Black cherry, blackberry, roasted plum and black raspberry are among the fruit flavors that Malbec delivers, often accompanied by impressions of cocoa, chocolate, caramel and/or licorice… along with an engaging, subtle spiciness.

Whether it’s from Mendoza or Washington, Malbec delivers an abundance of drinking pleasure. It truly is the wine world’s Comeback Kid.

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Posted in Wine in the Glass, Wine Region Profiles

Cask 23: A Wine That Makes a Statement

When someone or something achieves iconic status, it doesn’t get much more prestigious.cask23

When I think of sports icons, Mickey Mantle comes to mind in baseball, Michael Jordan in basketball, Joe Montana in football, and Pele in that “other football” (i.e., futbol, or soccer).

When it comes to iconic wines, the Cask 23 cuvee from Stag’s Leap Wine Cellars would have to rank at or near the top of any list.

In 1974, Stag’s Leap’s consulting winemaker, Andre Tchelistcheff, was roaming the cellar and tasting the newly fermented wines. Normally, virtually all of the “lots” — a name for each wine from a particular vineyard or part of a vineyard — would later be part of blending trials to achieve the ultimate cuvee for the vintage.

Along the way, Tchelistcheff sampled one lot that was so distinct from the others — beautifully balanced and amazingly flavorful — that he decided it should be bottled as a stand-alone wine. It was housed in a large cask with the numeral 23 imprinted, so that wine was named Cask 23.

Today, Cask 23 has evolved to a blend of the most distinctive Cabernet Sauvignon fruit from the S.L.V. and FAY vineyards, melded to create a wine that’s known for its extraordinary depth and richness, yet not “over the top” or out of balance.

Every vintage of Cask 23 is special, but 2012 figures to go down in history as one of the best ever. Don’t take my word for it, though. On three of the wine world’s most important and respected 100-point rating scales, it was awarded 93 points by Wine Spectator, 95 points by Decanter, and 96 points by Robert Parker’s The Wine Advocate.

Those are pretty impressive numbers — numbers that make Cask 23 every bit as iconic as Mantle, Jordan, Montana and Pele.

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Posted in Wine in the Glass

Get Social With Wine and Wineopoly

wineopolyPretty much every life experience I can think of is enhanced when it is shared.

It’s even true in sports. There are numerous sports that have both individual and team competition components. Ask an athlete whether they’d rather win an individual medal or trophy, or one that’s shared by the entire team, and they’ll almost always opt for the team prize.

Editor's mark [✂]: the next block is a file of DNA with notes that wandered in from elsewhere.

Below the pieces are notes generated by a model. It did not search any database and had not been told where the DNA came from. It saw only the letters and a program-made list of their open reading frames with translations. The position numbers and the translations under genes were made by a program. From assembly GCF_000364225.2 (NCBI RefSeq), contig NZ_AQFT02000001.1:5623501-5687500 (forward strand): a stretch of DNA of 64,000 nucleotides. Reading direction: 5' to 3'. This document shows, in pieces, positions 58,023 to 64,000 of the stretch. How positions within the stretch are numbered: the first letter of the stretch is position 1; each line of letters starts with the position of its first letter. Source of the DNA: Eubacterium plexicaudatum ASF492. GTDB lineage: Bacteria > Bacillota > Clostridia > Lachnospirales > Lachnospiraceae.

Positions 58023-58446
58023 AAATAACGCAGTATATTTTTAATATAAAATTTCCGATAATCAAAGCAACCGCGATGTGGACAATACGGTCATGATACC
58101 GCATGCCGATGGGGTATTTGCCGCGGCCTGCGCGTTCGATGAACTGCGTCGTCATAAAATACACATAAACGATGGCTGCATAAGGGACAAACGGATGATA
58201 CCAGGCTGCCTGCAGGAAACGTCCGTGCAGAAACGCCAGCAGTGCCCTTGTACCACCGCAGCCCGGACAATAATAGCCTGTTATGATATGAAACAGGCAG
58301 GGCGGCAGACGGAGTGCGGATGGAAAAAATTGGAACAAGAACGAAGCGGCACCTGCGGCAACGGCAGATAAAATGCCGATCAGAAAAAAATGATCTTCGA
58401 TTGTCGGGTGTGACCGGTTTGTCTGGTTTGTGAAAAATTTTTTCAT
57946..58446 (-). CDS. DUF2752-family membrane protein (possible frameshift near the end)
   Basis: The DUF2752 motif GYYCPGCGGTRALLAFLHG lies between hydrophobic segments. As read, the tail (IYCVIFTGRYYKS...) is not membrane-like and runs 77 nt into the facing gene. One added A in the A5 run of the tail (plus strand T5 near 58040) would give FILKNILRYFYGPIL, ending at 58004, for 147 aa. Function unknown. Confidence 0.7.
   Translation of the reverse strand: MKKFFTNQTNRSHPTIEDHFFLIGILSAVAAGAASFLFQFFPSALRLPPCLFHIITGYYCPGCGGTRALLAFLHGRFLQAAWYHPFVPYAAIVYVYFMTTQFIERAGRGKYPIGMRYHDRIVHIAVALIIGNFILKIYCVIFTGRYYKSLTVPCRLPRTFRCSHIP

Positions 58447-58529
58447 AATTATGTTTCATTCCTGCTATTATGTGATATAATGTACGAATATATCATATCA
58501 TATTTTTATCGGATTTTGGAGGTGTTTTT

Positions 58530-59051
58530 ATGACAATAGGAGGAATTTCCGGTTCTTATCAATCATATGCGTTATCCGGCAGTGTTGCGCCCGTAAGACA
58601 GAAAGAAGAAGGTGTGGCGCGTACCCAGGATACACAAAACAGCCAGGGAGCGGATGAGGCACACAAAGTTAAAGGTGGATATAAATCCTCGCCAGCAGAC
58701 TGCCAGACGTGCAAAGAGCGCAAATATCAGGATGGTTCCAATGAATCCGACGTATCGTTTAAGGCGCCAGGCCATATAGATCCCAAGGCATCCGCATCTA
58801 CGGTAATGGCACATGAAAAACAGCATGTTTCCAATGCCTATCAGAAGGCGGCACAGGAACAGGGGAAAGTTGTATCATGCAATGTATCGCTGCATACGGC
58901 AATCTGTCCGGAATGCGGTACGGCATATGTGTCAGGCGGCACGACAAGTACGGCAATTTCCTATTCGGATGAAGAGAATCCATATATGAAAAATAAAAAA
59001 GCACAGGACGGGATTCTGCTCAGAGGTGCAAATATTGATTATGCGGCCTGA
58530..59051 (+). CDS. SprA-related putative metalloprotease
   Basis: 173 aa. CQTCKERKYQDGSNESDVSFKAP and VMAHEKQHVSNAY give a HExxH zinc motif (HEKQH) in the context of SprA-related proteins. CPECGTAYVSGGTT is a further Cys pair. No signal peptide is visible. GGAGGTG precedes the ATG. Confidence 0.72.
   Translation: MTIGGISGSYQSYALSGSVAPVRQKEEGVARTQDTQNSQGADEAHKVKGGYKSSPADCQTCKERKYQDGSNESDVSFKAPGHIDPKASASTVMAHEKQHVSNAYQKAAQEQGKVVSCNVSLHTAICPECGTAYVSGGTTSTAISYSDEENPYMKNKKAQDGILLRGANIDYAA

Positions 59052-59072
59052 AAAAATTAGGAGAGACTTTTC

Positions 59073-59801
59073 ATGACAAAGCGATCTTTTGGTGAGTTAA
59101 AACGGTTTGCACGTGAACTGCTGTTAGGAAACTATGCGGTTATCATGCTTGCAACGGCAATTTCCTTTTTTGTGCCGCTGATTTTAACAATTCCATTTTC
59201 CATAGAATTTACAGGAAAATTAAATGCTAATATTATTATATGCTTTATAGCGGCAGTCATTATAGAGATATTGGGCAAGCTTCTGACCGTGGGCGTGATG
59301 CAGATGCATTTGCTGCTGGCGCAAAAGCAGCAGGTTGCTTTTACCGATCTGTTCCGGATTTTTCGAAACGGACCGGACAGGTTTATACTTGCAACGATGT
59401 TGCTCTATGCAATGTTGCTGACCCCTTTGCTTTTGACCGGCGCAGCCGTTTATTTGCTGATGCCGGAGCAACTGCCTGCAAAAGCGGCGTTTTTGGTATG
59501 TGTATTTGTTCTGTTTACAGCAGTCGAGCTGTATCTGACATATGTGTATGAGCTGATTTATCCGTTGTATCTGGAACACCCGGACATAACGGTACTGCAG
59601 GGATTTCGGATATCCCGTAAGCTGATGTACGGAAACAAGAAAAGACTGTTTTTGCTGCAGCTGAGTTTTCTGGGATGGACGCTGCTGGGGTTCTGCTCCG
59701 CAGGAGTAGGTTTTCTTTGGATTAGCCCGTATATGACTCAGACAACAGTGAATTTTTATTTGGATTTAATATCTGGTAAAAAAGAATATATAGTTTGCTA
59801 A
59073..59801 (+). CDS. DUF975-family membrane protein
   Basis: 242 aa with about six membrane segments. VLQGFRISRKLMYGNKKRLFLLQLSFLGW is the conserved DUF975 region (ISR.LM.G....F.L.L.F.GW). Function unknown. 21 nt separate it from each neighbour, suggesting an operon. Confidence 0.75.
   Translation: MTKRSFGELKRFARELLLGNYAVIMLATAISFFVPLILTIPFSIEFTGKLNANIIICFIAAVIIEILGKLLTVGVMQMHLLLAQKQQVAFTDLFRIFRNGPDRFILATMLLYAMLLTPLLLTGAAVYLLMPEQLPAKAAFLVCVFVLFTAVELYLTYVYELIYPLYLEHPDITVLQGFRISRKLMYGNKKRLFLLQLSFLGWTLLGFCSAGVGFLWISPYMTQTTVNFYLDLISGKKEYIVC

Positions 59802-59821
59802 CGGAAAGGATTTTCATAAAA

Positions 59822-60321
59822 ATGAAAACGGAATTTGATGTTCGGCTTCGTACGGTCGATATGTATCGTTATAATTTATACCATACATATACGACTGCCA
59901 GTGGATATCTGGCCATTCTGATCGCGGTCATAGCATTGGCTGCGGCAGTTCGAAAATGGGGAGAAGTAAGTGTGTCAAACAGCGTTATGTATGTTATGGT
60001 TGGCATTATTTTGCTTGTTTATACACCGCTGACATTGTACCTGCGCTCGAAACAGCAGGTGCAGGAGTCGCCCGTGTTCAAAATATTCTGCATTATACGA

I feel the same way about wine. While it’s certainly possible to enjoy a glass of vino while reading a book, watching TV or (perhaps not a great idea) balancing a check book, wine drinking is enhanced when the experience is shared.

How it’s shared can take numerous forms. It could be part of a romantic evening with a Significant Other. It could help transform a meal with friends into a culinary experience. It’s perfect for commemorating special occasions.

Now, there’s a way to enhance the social aspect of wine and extend the enjoyment. It’s a game called Wineopoly, and it’s similar in many ways to another board game whose name also ends in “opoly.”

Wineopoly can be played by two as part of a stay-at-home date on a cold winter night, or enjoyed by a couple of couples in a friendly competition — perhaps with a nice bottle of wine as the prize.

Either way, Wineopoly is a lot of fun. The only question is: Which game piece will you choose? The choices are a wine bottle, cork, wine glass, cheese, grapes and a carafe.

I’m not sure what each piece conveys about a person, but I’m certain your fellow player or players will be happy to offer their perceptions.

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Posted in Wine Buzz

Stress-Free Holiday Wine Shopping

Holiday shopping using laptop computer, photographed against christmas tree lightsA buddy of mine — in the fact, the man who officiated at our wedding last fall — has the shopping gene.

He could spend all day at Costco, and then he could spend all evening regaling you with a list of all the cool things he found, not to mention all of their special features.

I, on the other hand, do not have the shopping gene. That’s not to say I’m not a good shopper. In fact, as a single Dad raising a beautiful daughter back in the 1980s and early ’90s, we got by on a freelance writer’s income largely by learning how to coupon. With the exception of fresh fruit and vegetables, we didn’t buy anything unless we had a coupon for it or it was on sale.

Now that “the kid” is grown and has kids of her own, and now that my household has two incomes instead of one, we have been known to fill two baskets in a single trip to the store — but I still couldn’t tell you all the special features of the things we buy.

I guess I’m thinking about shopping today because the biggest shopping day of the year, known as “Black Friday,” is just two days away. And it will be crazier than usual this year because more and more businesses are embracing traditional customs and giving their employees the day off on Thanksgiving.

If you enjoy getting up super early… on a day you could be sleeping in… to take advantage of those “door-buster specials,” and if you enjoy fighting for a parking space while hoping the item you’re shopping for isn’t already sold out, I say: Go for it!

Me? Because I have so many “wine friends,” I’ll be doing a good chunk of shopping from the comfort of my own couch recliner on the Vinesse website gifts section. I also plan to buy a case of Pinot Noir and then gift a bottle or two to my local “wine friends,” knowing that the Vinesse tasting panel has given each selection their seal of approval.

I also love the idea that each bottle of Vinesse wine is accompanied by its own “Tasting Notes” — telling the story of the wine’s origin, the aromas and flavors you can expect to experience, how long it can be cellared, and more.

I know my buddy with the shopping gene would love that, too.

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Posted in Editor's Journal

Wine Is No Worry When You Ham It Up

Traditional Sliced Honey Glazed HamThings were going so well.